Across from “Forest Service” is “Mining Village.” The latter mural provides a sharp contrast to the anonymous and tranquil nature of the former. “Mining Village” is primarily realistic in style with some concessions made for practical perspective reasons. Rows of identical employee houses occupy the background and are separated from the foreground by rails, a mine portal, coal tipple, and the buildings involved in economic pursuits. In the foreground is a school identified with a yellow sign and sporting brightly colored window decorations. A set of railroad tracks run parallel to the building. On the right side of the image is a dead tree. Five figures are positioned near the tracks. Four black miners move towards the viewer while a young white boy with a bike faces away. The closest figure stares intensely out of the mural with a grim expression. The eye contact is piercing and accusatory, but also somehow as if he sees through the viewer. Despite the apparent bright light washing the scene, the eyes of the next closest miner are black pits. The realistic style of painting makes the disparity between the two miners all the more jarring. In fact, the piece was originally intended for a Works Progress Administration post office in Huntington, West Virginia. The post office refused the piece after local residents deemed it too depressing and it was installed at the Forest Supervisor’s Headquarters instead.

Stevan Dohanos was one of the most prolific New Deal artists. A native of Ohio, Dohanos attended the Cleveland SChool of Art before finishing his matriculation at the George Pearce Ennis School in Eastport, Maine. As a New Deal artist, Dohanos decorated post offices and other public buildings in Florida, the Virgin Islands, and the northeast. Dohanos eventually found himself in New York City, where he made a name creating Saturday Evening Post covers and New Yorker cartoons. He also designed numerous stamps for the United States Postal Service and the Postal Service’s Hall of Stamps in Washington D.C. was dedicated in Dohanos’ honor.

50 Year History of the Monongahela National Forest. United States Department of Agriculture, 1970.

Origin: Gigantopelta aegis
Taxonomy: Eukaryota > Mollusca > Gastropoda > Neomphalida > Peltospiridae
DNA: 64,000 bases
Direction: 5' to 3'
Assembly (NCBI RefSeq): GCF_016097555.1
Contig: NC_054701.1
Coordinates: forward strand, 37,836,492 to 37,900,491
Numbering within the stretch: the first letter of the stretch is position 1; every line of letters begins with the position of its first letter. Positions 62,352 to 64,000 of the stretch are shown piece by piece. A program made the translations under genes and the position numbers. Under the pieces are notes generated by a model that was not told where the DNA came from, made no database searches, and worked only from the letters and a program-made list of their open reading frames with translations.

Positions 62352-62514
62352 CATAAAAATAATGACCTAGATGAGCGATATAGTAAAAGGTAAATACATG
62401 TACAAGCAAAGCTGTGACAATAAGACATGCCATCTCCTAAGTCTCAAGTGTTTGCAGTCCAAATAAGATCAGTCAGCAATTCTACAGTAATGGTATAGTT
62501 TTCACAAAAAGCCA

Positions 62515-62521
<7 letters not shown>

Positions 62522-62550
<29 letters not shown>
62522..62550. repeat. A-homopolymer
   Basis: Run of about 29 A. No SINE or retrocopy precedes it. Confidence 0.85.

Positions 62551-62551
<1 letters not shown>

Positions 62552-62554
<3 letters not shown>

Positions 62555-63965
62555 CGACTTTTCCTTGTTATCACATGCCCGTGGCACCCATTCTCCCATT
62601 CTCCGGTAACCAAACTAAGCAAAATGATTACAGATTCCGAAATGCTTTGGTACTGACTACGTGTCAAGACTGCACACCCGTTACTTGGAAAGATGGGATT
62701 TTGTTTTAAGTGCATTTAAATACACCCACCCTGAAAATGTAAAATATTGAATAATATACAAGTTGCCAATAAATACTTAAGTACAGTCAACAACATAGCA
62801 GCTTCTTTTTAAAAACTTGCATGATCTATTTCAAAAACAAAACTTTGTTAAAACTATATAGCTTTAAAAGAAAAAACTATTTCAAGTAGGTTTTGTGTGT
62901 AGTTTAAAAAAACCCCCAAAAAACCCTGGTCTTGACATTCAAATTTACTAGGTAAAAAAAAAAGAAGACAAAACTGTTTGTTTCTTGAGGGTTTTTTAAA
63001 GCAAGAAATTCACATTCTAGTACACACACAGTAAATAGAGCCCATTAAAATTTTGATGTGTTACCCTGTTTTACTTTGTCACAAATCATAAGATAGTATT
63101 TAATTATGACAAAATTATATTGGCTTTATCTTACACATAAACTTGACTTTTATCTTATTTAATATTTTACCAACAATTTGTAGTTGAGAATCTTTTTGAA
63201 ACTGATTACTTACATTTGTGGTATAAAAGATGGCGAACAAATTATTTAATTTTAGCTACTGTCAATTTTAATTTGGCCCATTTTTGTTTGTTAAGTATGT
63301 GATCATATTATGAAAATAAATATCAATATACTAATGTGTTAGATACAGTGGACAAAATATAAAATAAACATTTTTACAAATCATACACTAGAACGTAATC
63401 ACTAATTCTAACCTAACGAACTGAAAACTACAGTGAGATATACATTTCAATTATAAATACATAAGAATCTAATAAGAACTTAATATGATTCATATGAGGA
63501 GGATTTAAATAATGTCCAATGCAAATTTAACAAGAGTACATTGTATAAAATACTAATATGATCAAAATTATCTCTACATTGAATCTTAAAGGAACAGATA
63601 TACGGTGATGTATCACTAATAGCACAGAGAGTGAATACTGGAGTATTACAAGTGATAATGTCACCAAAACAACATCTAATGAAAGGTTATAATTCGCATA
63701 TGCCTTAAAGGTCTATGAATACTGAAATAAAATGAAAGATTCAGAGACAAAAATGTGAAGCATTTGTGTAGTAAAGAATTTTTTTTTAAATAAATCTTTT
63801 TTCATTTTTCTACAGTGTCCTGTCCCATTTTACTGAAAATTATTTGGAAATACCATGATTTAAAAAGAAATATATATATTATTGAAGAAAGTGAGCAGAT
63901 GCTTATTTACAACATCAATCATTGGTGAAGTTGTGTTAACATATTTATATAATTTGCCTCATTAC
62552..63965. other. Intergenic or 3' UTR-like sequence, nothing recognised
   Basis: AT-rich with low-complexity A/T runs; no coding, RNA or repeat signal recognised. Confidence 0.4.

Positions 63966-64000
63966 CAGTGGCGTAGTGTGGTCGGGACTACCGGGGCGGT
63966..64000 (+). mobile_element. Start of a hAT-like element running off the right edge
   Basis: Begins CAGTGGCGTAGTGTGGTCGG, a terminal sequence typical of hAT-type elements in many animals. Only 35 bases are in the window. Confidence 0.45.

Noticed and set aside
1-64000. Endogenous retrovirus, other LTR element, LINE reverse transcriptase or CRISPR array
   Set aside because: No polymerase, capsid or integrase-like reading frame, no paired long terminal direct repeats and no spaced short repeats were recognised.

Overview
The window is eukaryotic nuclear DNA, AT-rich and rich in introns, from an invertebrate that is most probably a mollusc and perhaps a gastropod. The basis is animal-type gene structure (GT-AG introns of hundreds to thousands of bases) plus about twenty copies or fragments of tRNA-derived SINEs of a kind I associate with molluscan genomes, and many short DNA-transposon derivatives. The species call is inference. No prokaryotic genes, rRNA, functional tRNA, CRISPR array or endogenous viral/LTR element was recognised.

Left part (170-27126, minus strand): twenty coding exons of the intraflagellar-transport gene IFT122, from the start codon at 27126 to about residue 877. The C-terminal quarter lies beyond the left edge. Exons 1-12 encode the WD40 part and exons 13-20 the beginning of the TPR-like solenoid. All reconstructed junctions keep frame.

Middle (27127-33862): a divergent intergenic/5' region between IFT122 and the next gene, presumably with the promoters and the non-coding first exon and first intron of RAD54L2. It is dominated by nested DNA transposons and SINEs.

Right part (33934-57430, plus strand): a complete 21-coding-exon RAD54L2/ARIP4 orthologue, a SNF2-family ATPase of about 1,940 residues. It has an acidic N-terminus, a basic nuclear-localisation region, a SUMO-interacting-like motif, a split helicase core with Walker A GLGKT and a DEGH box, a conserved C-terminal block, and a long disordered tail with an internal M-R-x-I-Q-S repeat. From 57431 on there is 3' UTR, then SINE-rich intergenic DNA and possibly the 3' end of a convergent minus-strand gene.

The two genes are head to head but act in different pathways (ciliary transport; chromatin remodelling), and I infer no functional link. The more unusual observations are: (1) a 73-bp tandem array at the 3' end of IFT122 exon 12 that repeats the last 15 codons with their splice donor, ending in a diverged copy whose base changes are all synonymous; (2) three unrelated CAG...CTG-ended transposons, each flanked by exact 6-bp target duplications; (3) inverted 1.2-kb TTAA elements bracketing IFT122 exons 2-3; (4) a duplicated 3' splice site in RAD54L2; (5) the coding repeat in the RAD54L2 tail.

Emerson, Jimmy. Forestry Service, New Deal Art Registry. Accessed June 22nd 2021.

Mining Village (Study for mural, Huntington, West Virginia forestry service building), Smithsonian American Art Museum. Accessed June 22nd 2021.

Monongahela National Forest: Forest Supervisor's Headquarters Murals - Elkins WV, The Living New Deal. Accessed June 22nd 2021.

Park, Marlene. Markowitz, Gerald E. Democratic Vistas: Post Offices and Public Art in the New Deal. Philadelphia, Pennsylvania. Temple University Press, 1984.

Raynor, Patricia. Off the Wall, National Postal Museum. October 1st 1997. Accessed June 22nd 2021.

Stevan Dehanos, The Cleveland Museum of Art. Accessed June 22nd 2021.

Stevan Dehanos, National Museum of American Illustration. Accessed June 22nd 2021.

Taylor, David L. Wees Historic District, National Register of Historic Places. October 1st 2005. Accessed June 22nd 2021.

This Week in History, United States Department of Agriculture Forest Service. Accessed June 22nd 2021.

U.S. Forest Service Building, Elkins, WV, U.S. General Services Administration. Accessed June 22nd 2021.

Image Sources(Click to expand)

The Living New Deal. Accessed June 22nd, 2021.

The Living New Deal. Accessed June 22nd, 2021.

Emerson, Jimmy. New Deal Art Registry. Accessed June 22nd, 2021.

Smithsonian American Art Museum. Accessed June 22nd, 2021.